|Title:||Migración y ecología trófica de peces migradores verticales dominantes del Atlántico nordeste subtropical: implicaciones en el flujo activo de carbono||Other Titles:||Migration and feeding chronology of dominant diel vertical migrant fishes in the subtropical eastern northatlantic ocean : implications for active flux efficiency||Authors:||Ariza, Alejandro V.||UNESCO Clasification:||251001 Oceanografía biológica||Keywords:||Peces
|Issue Date:||2012||Abstract:||Diel vertical migrants (DVMs) are mainly zooplankton and micronekton that migrate upward from 400-700 m depth every night to feed in the productive epipelagic zone and come back at dawn to the mesopelagic zone, where they release the ingested carbon. DVMs should contribute to the biological pump in the ocean and, accordingly, to thevglobal CO2 balance. A large portion of the DVMs biomass are the lanternfishes (myctophidae), which might represent a pathway accounting for a substantial export of organic carbon to the deep ocean. Nevertheless, the magnitude of this transport is still poorly known. The combined study of migration and feeding ecology is a good approach to improve our knowledge of the DVMs role in this active carbon flux. Two dominant myctophids in the Subtropical Eastern North Atlantic Ocean (Hygophum hygomii (Lütken, 1892) and (Lobianchia dofleini (Zugmayer, 1911)) were studied from several surveys carried out around the Canary Islands during the last decade. Our results showed a marked diel vertical migration and a prevailing nocturnal feeding with predation mainly on copepods and euphausiids. The digestion state of prey suggested a slow stomach evacuation rate and that most of the ingested carbon in the epipelagic is efficiently transported to the mesopelagic zone.||URI:||http://hdl.handle.net/10553/6996||Source:||Universidad de Las Palmas de Gran Canaria. Biblioteca de Ciencias Básicas Carlos Bas. Ciclo de ciencia compartida 1 ; 2||Rights:||by-nc-nd|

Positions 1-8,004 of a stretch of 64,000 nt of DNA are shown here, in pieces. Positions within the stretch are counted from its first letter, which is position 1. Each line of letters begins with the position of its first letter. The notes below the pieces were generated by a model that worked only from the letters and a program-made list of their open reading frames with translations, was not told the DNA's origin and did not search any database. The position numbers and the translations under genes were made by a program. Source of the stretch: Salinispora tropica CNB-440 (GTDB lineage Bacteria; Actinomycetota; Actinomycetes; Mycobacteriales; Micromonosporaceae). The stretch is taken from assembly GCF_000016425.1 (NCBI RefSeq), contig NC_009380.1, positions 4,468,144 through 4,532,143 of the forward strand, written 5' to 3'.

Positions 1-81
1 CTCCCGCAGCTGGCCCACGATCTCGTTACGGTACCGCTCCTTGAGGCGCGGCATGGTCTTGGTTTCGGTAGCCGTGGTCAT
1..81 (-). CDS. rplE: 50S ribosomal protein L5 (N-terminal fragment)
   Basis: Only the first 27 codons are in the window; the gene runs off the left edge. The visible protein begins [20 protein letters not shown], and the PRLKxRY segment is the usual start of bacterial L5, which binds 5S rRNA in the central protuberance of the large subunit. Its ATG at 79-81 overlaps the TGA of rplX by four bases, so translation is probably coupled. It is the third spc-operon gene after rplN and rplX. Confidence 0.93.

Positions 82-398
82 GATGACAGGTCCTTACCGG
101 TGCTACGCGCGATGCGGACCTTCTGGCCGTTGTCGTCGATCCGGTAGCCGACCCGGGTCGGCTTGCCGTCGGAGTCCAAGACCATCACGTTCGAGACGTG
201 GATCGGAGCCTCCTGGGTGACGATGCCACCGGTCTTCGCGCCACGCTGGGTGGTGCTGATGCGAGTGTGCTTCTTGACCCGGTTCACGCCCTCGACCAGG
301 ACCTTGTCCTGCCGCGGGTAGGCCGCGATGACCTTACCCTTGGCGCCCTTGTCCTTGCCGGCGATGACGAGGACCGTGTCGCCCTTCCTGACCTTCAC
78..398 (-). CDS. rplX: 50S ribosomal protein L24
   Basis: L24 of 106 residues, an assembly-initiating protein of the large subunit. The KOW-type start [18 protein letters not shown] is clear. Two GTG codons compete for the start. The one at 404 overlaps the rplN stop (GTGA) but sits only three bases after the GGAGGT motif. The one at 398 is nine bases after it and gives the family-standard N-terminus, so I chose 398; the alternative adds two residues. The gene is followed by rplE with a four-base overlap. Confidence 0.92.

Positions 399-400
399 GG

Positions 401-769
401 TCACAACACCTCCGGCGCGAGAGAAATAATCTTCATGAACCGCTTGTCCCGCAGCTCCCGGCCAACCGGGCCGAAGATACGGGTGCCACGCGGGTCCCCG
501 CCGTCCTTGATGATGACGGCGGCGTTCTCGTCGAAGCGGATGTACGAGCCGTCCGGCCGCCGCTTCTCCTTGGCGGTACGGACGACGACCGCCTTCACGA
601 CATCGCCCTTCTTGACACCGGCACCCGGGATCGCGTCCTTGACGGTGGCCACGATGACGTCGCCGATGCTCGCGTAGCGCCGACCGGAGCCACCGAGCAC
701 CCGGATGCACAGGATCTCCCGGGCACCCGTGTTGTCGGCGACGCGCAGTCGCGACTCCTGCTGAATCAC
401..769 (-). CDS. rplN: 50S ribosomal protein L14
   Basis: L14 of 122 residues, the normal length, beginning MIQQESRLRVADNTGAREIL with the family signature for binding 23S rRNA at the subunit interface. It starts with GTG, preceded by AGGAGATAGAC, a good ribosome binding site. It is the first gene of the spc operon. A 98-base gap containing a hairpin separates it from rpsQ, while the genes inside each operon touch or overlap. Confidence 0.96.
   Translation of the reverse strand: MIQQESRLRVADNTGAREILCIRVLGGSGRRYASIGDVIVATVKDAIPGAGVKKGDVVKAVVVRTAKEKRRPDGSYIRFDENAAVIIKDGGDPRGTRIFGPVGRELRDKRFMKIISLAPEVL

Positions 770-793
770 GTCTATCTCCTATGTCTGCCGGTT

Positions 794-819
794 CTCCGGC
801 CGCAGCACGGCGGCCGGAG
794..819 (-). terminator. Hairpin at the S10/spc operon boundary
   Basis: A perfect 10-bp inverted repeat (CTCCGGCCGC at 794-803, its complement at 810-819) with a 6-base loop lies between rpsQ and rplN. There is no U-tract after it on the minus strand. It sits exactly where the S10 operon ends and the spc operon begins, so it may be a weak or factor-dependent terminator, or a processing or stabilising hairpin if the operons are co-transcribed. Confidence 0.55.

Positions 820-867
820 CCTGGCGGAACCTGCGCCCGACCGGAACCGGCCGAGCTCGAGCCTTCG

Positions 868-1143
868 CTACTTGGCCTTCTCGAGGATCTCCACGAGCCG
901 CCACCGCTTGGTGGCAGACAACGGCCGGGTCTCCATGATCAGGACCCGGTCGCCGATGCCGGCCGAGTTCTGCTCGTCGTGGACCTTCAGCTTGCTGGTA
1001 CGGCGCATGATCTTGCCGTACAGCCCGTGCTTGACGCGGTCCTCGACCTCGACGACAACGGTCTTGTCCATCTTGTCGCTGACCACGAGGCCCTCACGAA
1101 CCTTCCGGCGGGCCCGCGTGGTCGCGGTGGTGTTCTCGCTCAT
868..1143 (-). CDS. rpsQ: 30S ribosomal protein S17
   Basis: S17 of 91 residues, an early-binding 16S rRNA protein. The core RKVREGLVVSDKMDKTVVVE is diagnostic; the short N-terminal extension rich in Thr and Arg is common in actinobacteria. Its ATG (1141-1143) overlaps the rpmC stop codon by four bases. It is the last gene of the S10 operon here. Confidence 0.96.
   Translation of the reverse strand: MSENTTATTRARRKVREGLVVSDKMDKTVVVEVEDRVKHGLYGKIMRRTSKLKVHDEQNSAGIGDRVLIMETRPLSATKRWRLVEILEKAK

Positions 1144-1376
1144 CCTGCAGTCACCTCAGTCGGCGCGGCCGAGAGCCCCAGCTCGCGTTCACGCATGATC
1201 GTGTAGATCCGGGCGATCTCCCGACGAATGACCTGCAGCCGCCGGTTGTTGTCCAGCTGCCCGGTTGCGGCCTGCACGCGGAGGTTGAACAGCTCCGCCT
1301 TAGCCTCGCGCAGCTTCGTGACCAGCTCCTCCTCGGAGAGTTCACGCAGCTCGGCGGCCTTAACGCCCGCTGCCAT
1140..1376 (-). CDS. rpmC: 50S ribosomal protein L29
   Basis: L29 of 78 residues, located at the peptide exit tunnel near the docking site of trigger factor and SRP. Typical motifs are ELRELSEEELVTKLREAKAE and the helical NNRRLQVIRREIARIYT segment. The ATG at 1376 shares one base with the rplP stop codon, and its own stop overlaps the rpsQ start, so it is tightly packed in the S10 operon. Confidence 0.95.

|Appears in Collections:||Vídeo|
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